All previous results are from samples with 1.5 wt pct Al. With decreasing Al concentration, the martensitic transformation is in competition with massive transformation, as shown in Figure  5. After quenching of samples with identical dimensions in iced brine, for Al concentrations ≤ 0.5 wt pct only massive transformation (Figure  5(a)), between 0.5 and 1.5 wt pct Al martensitic and massive transformation (Figure  5(b)) and ≥ 1.5 wt pct Al only martensitic transformation (Figure  5(c)) are observed in the β phase in front of the former α/ β interface. The different microstructures in Figure  5 show how massive or martensitic transformation compete at quenching rates high enough to prevent solute partitioning.

4 Discussion

The experiments described in this work were successful in creating samples with defined Zn concentration profiles, allowing to study a range of compositions within a single experiment. The phase identification in graded samples is challenging since several stable and/or metastable phases are present. The introduced two-step selective color etching for light microscopy allows the correlation of colors to phases over the entire concentration range. Exploiting the birefringence properties of the martensitic phase, self-accommodating thin plate (Figure  3(a)) and lentil martensite (Figure  4(b)) were distinguished from other phases without any chemical etching, minimizing the experimental effort for phase analysis. The birefringence contrast and thus the image quality are sensitive to the surface quality after metallographic preparation. Employing vibration polishing as final step, details within the martensitic phase, e.g., the twin density, becomes visible. The combination of the presented preparation methods offers the possibility to systematically scan the system for suitable concentrations for different types of phase transformations and potential applications as, e.g., shape memory alloys.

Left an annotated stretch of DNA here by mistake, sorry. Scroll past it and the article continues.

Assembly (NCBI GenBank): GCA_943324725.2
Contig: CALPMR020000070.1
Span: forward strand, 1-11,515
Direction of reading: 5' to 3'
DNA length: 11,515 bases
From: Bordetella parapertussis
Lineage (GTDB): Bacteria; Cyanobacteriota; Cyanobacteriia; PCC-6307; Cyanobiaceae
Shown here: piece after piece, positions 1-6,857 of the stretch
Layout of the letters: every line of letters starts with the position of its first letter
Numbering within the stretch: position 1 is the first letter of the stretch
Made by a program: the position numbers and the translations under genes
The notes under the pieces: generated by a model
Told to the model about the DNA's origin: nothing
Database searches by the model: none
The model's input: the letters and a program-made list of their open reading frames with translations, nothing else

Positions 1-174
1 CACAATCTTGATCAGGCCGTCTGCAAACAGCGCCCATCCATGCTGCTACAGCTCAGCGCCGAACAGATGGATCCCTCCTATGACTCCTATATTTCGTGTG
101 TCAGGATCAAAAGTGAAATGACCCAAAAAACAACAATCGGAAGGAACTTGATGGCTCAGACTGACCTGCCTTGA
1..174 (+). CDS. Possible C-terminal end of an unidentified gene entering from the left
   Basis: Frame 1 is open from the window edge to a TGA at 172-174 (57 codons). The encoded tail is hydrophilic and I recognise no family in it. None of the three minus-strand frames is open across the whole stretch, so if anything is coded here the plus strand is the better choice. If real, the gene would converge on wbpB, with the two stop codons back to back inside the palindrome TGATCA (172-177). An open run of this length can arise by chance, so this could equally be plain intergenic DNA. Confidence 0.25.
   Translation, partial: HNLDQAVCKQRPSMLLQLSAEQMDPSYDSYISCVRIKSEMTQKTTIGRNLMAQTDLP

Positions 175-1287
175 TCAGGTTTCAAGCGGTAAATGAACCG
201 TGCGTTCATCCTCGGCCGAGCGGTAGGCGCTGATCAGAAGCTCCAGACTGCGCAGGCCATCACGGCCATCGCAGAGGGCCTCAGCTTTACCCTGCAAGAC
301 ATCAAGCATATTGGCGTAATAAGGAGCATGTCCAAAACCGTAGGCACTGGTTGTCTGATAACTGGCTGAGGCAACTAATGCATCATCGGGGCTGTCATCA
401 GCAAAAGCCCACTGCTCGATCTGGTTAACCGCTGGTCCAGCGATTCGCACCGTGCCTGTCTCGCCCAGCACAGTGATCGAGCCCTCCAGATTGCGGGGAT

The martensite morphology changes significantly with the cooling rate. At lower rates, the martensite plates are coarser and lenticularly shaped. Martensite is no longer found along the entire former α/ β interface, but appears only locally. It is assumed that the lower cooling rate leads to the formation of martensite at lower undercoolings with lower nucleation rate. The stress in the matrix around the needles prevents the nucleation of further martensite with increasing undercooling, and the existing martensite grows in lateral direction, which leads to a coarser microstructure.